Borderlands 3 players on Xbox consoles, Windows, Stadia, and the Mac will soon be able to band together across platforms thanks to a coming cross-play update. But players on the PS4 and PS5 will be left out of that group and will be forced to play only with other users on the PlayStation Network.
Gearbox co-founder and CEO Randy Pitchford discussed the situation in a tweet Thursday morning, saying that “an update for Borderlands 3 has been prepared for release that includes full cross-play support across all platforms” but that “for certification, we have been required by the publisher [presumably Take Two] to remove cross-play support for PlayStation consoles.”
Sony, you may remember, consistently blocked cross-platform capabilities on PlayStation consoles for years before finally opening up its walled garden to cross-platform play in late 2018. Even after that, though, some developers publicly accused Sony of “playing favorites” regarding which specific games were allowed to use the feature.
“When we did turn [cross-play] on… we wanted to make sure we had thought out all the different ramifications of cross-play, cross-purchase, cross-progress,” Sony Interactive Entertainment Worldwide Studios Chairman Shawn Layden told Game Informer in early 2019. “Those are all three very discrete aspects of what cross-play is, and there are decisions you make in provisioning those different pieces of it that if you make it quick and hasty and [it’s] the wrong decision, you can put yourself in a corner really fast, and that prevents scalability over time and the ability to bring people in a secure and safe way.”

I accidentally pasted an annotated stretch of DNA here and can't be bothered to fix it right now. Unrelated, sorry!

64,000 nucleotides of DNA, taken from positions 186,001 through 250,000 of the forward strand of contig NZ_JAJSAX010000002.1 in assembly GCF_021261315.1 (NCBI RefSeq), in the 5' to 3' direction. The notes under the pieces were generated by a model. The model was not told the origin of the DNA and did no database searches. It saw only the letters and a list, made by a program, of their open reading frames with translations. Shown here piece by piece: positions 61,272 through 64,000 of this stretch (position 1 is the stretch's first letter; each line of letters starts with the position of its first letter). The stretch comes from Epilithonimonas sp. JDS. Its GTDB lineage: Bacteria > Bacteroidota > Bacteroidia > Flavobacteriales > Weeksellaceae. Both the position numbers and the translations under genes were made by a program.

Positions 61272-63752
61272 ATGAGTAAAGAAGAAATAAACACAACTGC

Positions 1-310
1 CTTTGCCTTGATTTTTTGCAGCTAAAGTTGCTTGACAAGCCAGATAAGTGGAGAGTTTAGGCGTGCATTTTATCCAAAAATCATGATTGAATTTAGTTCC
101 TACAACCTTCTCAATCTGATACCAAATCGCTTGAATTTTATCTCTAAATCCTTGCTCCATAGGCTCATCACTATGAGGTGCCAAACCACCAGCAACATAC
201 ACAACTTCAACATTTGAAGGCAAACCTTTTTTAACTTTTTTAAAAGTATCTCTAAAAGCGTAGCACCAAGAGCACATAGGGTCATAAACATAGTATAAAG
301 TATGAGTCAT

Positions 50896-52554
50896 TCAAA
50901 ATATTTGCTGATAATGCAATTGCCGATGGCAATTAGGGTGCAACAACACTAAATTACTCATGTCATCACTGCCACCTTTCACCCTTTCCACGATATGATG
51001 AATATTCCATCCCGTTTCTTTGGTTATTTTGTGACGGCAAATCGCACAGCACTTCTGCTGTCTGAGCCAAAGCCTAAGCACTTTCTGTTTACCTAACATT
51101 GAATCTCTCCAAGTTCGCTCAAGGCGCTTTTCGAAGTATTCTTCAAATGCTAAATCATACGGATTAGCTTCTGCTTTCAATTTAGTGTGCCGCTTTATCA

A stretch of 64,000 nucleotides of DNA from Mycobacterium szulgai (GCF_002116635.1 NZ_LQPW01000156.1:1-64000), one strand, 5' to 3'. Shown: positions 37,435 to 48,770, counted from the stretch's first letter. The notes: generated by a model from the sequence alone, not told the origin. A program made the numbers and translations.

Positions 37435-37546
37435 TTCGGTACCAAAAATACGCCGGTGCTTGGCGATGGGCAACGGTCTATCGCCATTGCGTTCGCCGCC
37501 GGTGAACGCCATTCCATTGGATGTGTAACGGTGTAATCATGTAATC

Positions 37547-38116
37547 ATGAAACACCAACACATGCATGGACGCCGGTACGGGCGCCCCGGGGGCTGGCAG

More recently, in the Epic Games v. Apple trial, Epic revealed the existence of a “cross-platform revenue sharing” agreement for “partners” that publish such games on PlayStation. A slide shared during the trial lays out a complicated formula for calculating that revenue sharing amount in months when the PS4’s share of overall monthly revenue for a game is less than 85 percent of the PS4’s share of overall monthly playtime for that same game.
“In certain circumstances, Epic will have to pay additional revenue to Sony,” Epic’s Tim Sweeney said during testimony at the trial this month. “If somebody were primarily playing on PlayStation but paying on iPhone, then this might trigger compensation.”
That revenue-sharing policy, dated August 2019 in court documents, could be behind Take-Two’s apparent decision to leave PlayStation players out of Borderlands 3 cross-play. Representatives for Take-Two and Sony weren’t immediately available to respond to a request for comment from Ars Technica, but we’ll update this article if we hear back.
Listing image by 2K Games